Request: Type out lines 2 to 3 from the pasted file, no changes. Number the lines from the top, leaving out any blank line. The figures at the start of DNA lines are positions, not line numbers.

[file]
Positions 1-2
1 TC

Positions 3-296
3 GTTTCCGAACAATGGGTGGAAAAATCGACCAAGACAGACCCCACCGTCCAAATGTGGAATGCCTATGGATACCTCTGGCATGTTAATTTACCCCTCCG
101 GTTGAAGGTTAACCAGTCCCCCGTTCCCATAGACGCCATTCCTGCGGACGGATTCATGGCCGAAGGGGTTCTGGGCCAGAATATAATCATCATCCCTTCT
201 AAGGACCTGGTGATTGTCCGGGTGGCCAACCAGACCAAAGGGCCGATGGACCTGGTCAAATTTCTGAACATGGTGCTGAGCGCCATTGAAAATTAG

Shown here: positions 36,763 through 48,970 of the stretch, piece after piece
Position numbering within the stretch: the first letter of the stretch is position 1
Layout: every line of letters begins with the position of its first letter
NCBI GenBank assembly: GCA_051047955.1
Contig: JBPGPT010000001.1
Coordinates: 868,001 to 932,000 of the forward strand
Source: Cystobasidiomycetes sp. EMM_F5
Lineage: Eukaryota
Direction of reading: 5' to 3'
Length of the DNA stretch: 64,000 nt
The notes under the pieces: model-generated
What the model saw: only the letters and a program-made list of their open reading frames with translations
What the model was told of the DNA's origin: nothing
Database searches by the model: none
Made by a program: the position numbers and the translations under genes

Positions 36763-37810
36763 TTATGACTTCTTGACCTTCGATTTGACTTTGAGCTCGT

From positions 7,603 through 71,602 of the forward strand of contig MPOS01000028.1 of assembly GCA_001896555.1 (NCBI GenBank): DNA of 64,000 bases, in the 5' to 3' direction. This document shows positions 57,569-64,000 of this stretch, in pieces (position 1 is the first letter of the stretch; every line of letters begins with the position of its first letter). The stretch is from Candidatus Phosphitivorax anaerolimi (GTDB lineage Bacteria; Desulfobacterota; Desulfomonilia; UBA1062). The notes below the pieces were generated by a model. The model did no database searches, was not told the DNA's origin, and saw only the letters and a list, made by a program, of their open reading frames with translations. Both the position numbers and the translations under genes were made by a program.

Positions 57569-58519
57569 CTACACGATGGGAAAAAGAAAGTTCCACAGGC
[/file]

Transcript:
1 TC

Positions 3-296